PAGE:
All Def Digital announced earlier this week that it has crossed the million subscriber mark on its YouTube channel, making it the fastest growing digital network for urban millennials, according to the company.
But the way All Def Digital CEO Sanjay Sharma sees it, it’s just a brief stop on the way to broader cross-platform success in digital, television, film and live events.
“YouTube was the beachhead, and we wanted to show that we could grow and scale organically on our owned and operated channel and build stickiness and high retention rates, strong engagement with an audience and go deep in a vertical,” Sharma told VideoInk. “We’re starting build on other digital platforms, principally Facebook, but we want to be anywhere the audience is online — Snapchat, Vine, Instagram. We also want to be cross-platform on media platforms, creating a creative engine, an accelerator, if you will, so that talent that we discover, whether it’s off of a stand-up comedy stage or Vine, can be plugged into this engine and accelerate their careers and make original programming.”
Launched in 2013 by Russell Simmons in partnership with AwesomenessTV, All Def Digital targets urban millennials with short-form programming including the artist discovery series “The Signal,” the weekly sports show “Two Minute Drill,” the political commentary series “The Firing squADD,” and “Arts and Raps,” a hip hop interview show where kids do arts and crafts with hip hop artists.
Prior to All Def, Simmons had already enjoyed success across several mediums, starting with his music label Def Jam Recordings. Co-founded by Simmons and Rick Rubin in 1983, it launched the careers of a slew of seminal hip hop artists including Public Enemy, The Beastie Boys and LL Cool J. Later, he created the clothing line Phat Pharm and produced HBO’s “Def Comedy Jam” (1992–1997, 2006–2008), dedicated to African-American stand-ups.
But Sharma had something Simmons didn’t have — experience in digital video. He came to All Def in July 2014 after a five-year stint as executive VP of strategy and business development at gaming-centric multi-channel network Machimina, where he was one of the first employees.
Sharma is an Indian-American from Baton Rouge, La., but he considers himself a child of hip hop, and he and Simmons were able to bond over their shared interests.
Originally, Simmons had been looking to start his own cable channel. Facing congressional pressure, Comcast committed to carry several minority-owned networks as part of its arrangement to acquire a majority interest in NBCUniversal, which led to the creation of Robert Rodriguez’s Latino-focused El Rey Network and Sean “Diddy” Combs’ Revolt TV in 2013. Simmons was deep into discussions regarding his own network when he finally decided to go digital instead.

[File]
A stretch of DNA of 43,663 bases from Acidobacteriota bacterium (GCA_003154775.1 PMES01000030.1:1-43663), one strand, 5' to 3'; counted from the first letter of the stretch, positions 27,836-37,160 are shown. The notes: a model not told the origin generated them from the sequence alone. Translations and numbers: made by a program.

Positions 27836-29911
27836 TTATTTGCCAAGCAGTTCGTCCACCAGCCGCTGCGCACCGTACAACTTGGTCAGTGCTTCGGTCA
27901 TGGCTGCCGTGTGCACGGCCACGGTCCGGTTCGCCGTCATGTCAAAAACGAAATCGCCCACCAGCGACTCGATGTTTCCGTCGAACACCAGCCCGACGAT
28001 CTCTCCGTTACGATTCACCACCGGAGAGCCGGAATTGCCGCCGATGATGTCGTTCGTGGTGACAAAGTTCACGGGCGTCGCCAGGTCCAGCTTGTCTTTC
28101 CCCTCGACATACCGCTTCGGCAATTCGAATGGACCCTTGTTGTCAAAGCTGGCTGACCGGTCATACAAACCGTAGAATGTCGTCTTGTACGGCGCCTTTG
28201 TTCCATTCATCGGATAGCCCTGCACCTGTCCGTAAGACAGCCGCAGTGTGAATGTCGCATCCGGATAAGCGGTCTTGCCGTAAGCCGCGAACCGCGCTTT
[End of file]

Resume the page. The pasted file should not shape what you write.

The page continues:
“Russell realized that, one, the cable business would require significantly more capital, especially if you wanted to do original programming and, two, that the world was going in a different direction,” Sharma said. “He’s got tween-teenage daughters. I’ve got two sons. And we both shared a common observance of our kids that they never really watch television.When they occasionally do, they’re watching it on a tablet or a phone, more commonly.”
The second epiphany was the realization that, in spite of the immense popularity of hip hop music and culture, its core demo, namely African-American millennials, was being underserved in the digital video space.
“There was a hole in the market big enough to drive a truck through,” Sharma said. “There was Tastemade for food, MiTu in the Latino category, Styehaul — all these vertical players that you know. No one had really stepped up into the category that historically is referred to as urban.”
Sharma and Simmons envisioned All Def Digital as hip hop’s answer to Vice Media. It wasn’t that they wanted to mimick Vice’s focus on news and documentaries, they simply wanted to follow its lead and ignore the traditional MCN model of aggregating channel partners at scale, and instead focus on producing original programming.
They also weren’t interested in conforming to others vision of what constituted the “urban” audience.
“The traditional media companies have always thought of urban as synonymous with black,” Sharma said. “And we think that, largely with hip hop and arguably with Def Jam Records, Russell cracked hip hop into the global mainstream and created a movement out of something that turned urban into a cultural identity and not a racial identity. It’s so fundamental to our business thesis and why we think it’s such a big opportunity.”
All Def is also about more than just digital. In July, the company has a first look deal with HBO, where it currently has five projects in development, including five projects in active development under its deal with HBO — the comedies “There Are My New Friends” and “The Broken Lizard Show,” the high society drama “Codes of Conduct,” directed by Oscar-winner Steve McQueen, a Def Comedy Jam 25th Anniversary special and a series curating performances from its weekly live comedy night in Hollywood. It has also developed ADD25, a digital platform designed to surface and develop emerging musical artists, and inked a deal with WorldStar Hip Hop to develop television content.
As broad as All Def digital wants to be with its distribution, it wants to stay narrowly focused on its demo.
Said Sharma: “We want to be authentic to the core, partly because we think it’s a dramatically underserved audience, but also because of what Russell has shown with music and and street wear, which is, if you capture it right and you’re authentic to the core and you tap into something culturally relevant, it actually radiates outward and breaks out. So it’s narrow on the one hand; it’s laser focused. But, on the other hand, when it breaks out, it’s so mainstream.”